What makes the Volume case particularly piquant is that its leading players, far from being peripheral operators--certainly a species that abundantly populates the commodity markets--were as close to pillars of the industry as one might find.
Volume’s two principals were Owen J. Morrissey and Charles Federbush. Morrissey is one of the exchange’s largest traders and Federbush is a member of its board of governors. The Westheimers are only slightly less prominent. Jeffrey Westheimer has traded futures for 15 years; his father was one of Comex’s founders in 1933. Mrs. Westheimer has also been an active trader in the past. When she reapplied for membership on Comex a few years ago after giving up her seat, her sponsor was Owen Morrissey.
Now their relationship lacks warmth. “Morrissey and his partner are really victims in this transaction,” says Fred Santo, Volume’s attorney. Santo says the two Volume partners have lost a combined investment in their firm of nearly $4 million, and will probably have to ante up much more in a settlement with the Comex, clearing house, and Volume customers.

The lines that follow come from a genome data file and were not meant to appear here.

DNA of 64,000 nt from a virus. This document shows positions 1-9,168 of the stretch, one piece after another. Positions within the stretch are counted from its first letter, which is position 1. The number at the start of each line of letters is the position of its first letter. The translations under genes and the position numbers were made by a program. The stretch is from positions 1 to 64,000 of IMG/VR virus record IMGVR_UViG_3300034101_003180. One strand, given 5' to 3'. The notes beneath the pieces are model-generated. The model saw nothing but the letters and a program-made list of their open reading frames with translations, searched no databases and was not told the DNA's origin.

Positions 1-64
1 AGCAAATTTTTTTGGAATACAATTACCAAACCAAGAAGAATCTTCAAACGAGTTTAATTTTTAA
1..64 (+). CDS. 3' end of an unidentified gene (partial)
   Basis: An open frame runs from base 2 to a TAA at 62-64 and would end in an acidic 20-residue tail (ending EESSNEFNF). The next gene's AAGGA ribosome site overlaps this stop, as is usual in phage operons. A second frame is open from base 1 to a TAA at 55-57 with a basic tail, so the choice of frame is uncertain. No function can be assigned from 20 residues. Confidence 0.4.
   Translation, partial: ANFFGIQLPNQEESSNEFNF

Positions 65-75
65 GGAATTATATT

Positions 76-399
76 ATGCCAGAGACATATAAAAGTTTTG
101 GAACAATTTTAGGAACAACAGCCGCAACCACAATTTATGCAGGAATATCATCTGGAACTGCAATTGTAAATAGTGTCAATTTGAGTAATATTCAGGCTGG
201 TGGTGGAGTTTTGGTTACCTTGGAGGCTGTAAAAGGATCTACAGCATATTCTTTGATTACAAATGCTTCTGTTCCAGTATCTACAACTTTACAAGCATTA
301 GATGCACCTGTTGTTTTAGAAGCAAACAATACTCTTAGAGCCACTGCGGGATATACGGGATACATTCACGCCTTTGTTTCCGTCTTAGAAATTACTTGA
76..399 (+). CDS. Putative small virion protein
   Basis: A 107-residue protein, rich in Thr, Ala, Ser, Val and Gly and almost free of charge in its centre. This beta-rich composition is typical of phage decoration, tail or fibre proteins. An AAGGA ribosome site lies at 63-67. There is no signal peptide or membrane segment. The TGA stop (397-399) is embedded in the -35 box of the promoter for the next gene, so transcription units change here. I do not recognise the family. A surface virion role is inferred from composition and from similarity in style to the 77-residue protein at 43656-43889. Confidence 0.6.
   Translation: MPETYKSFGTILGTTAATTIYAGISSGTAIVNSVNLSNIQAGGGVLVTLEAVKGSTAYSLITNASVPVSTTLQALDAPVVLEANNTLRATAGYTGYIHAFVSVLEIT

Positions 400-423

The Westheimers were known on the floor as traders with considerable assets. These include a Park Avenue co-op owned free and clear, and an estate in bucolic Purchase, N.Y., which they named Limit Downs, a play on a commodities term. The public knows the estate better as the former home of Herman Tarnower, the slain Scarsdale Diet doctor.
Westheimer was also known as a gold bear with a penchant for “writing call options”, a practice that is profitable if gold is stable or falls in price but highly unprofitable if gold rises. The buyer of a call option gets the right to purchase the underlying asset, in this case a gold futures contract, at a set price within a set period. The seller, or writer, of the options faces the potential obligation to deliver that futures contract.
Most traders in Comex’s gold ring apparently sensed that Westheimer had written the Comex limit of 4,000 call contracts. They did not know that his wife and partner also each had written the limit, meaning the Westheimer group had written an incredible 12,000 call options without protecting themselves against the enormous risk.
“I knew he was at the limit,” says Warren Schwartz, a former vice chairman of the New York Mercantile Exchange who was trading gold options in the Comex gold ring as a Volume customer. “But I didn’t know he had three limits. If I had known he had so much at Volume, I would have moved my account right out of there.”
Westheimer, who with his wife declines to comment, may have been permitted to accumulate this huge position over the first three months of 1985 because a lull in the gold market had Comex, the clearing house, and Volume feeling complacent. But gold soared on March 18 and 19 amid a crisis affecting the Ohio savings and loan industry. It subsequently dropped back in price.